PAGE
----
In the past few years, we’ve witnessed and helped foster a resurgence of social, membership, and special interest clubs. What began as a simple antithesis to tradition (the not-your-parents’ country clubs) has stratified into an entirely new model for membership, based less in shared interests and more in shared identity.
Creative elites. Creative entrepreneurs. Modern nomads. Thought-leaders.
While these clubs are progressive in terms of brand, message, and programming, the COVID-19 pandemic has revealed how traditional their offerings are — fine dining, exclusive parties, social lounges — and the inability of many of these clubs to foster a sense of community and connection beyond physical place. In a world in which isolation is crucial for survival, the value of togetherness is at an all-time high. The membership clubs that succeed and emerge from this pandemic will be those that can prove their value today, and in the future.
Photo by Adam Friedberg
Move to Virtual
Though membership and community are intangible concepts, they manifest through the physical world. Social clubs can build spaces, open restaurants, and plan parties and events, but ultimately it’s the chance interactions, connections, and stories that unfold across these touchpoints create the sense of belonging and desire that draws people in.
In the same way online courses cannot compare to the college experience, member-based organizations cannot simply distribute food, things, and entertainment and expect to evoke the same sense of community. Membership clubs need to explore (a) how they can provide unique value within the digital realm while (b) finding new ways to foster the magic of togetherness that emerges from shared experiences.
Though there is certainly security in numbers, we expect the membership organizations that emerge from this pandemic to be smaller, more niche and more nimble than the near 100,000-person social clubs that exist today. Though these behemoths can feign intimacy with multiple houses and members spread across the globe, there are limits to establishing real, human connection over the internet, and little to differentiate social clubs from social networks.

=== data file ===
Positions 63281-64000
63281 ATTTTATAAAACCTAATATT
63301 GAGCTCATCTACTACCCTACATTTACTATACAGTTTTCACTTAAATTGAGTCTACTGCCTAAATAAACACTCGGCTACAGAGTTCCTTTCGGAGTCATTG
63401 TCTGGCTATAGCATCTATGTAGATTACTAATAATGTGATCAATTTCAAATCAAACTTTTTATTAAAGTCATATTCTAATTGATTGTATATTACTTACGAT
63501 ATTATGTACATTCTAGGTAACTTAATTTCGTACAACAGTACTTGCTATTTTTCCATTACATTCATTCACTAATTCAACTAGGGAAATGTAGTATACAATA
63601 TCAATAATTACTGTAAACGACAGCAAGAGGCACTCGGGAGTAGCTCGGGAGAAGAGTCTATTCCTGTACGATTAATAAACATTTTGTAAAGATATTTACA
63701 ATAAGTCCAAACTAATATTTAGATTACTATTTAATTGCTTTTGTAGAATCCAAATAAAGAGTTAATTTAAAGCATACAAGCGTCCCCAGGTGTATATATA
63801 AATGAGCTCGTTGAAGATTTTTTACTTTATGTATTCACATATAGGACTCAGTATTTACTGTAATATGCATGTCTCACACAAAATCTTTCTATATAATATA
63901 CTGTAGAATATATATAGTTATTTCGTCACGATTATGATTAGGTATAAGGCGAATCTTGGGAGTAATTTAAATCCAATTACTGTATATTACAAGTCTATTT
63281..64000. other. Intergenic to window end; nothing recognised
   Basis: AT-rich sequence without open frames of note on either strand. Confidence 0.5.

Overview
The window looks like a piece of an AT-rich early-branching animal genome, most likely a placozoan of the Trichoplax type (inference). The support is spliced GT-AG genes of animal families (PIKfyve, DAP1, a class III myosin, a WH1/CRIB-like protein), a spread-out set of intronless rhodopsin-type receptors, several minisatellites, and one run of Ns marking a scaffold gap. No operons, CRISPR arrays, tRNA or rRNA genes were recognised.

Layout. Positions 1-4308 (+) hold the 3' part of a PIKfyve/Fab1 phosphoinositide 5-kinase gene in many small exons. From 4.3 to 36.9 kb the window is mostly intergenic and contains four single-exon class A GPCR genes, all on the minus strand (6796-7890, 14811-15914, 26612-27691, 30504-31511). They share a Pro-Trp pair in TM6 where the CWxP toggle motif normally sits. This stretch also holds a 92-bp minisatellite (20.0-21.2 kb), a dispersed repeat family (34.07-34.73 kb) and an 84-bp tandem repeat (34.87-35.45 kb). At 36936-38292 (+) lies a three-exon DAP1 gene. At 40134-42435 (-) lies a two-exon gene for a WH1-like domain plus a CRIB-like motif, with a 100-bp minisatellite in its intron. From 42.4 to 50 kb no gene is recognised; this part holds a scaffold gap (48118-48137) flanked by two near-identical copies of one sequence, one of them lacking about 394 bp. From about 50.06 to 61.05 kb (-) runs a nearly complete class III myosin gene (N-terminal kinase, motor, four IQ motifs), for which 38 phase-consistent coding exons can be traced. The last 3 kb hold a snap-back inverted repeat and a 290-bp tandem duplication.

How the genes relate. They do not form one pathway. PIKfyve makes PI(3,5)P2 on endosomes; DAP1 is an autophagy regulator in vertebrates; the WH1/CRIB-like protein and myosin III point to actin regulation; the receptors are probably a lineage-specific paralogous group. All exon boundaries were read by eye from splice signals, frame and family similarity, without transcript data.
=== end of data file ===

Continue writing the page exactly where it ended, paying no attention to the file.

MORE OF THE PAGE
Smaller-scale clubs will not only improve the ability of clubs to create value for their members now, virtually, but will help ease the minds of members as we begin to venture back out into the world, allowing them to socialize more safely in the company of people they know and trust.
Stratification of Service
Though many hang their hat on the notion of identities, membership clubs still tend to differentiate themselves through their services and offerings — from film screenings and panel discussions to fine dining and lodging.
In the future, we expect that a single membership will offer a more diverse and universal range of experiences. Rather than a destination in of itself, the social club will become a facilitator, creating a security bubble through which any social experience can be delivered without unnecessarily exposing members to new people or places. Rather than having to choose between travel, entertainment, or work, clubs will deliver benefits that speak to a full and holistic lifestyle, united by the shared values and identities of their members.
We are a company of travelers, restaurant frequenters, and die-hard experience seekers. As much as we’d like to jump back to our old, pre-pandemic ways, we also have to acknowledge that these behaviors, at high frequency, are unsustainable from both an environmental and public health perspective.
Instead of a loss, we see this as an opportunity to transform these practices into something more intentional and meaningful. Globalization has opened our eyes to the amazing cultures and life-changing experiences that exist in the out world — but reckless consumption must come to an end. We need more time in fewer places; less stuff, but more value. Social clubs can help us navigate the world responsibly, helping us identify and immerse ourselves in the experiences that mean the most to each individual.
Pacifist Turned Activist
Many brands and membership clubs offer ways for patrons to feel good and ethical by lifting the burden of activism off their shoulders. They donate on behalf of their members, promote fundraising through exclusive events, and create easy avenues for activism without requiring members to roll up their sleeves themselves and dive into the conversations behind these causes.
These efforts are well-intentioned, but as this world continues to evolve at a rapid pace, we see the need for these difficult conversations to become a part of our daily lives. Class inequality, misogyny and racism are not easy topics to cover, but membership clubs have the ability to facilitate these sensitive conversations between like-minded individuals, and in this new world we believe it is their responsibility to do so.
Membership organizations are often viewed as thought-leaders; the vanguard of the identities and interest groups they represent. Now is the opportunity to embrace that role. Simply changing with the world may not be enough. To build community, belonging, and a true sense of membership in the post-COVID world, social clubs must create the change their members desire.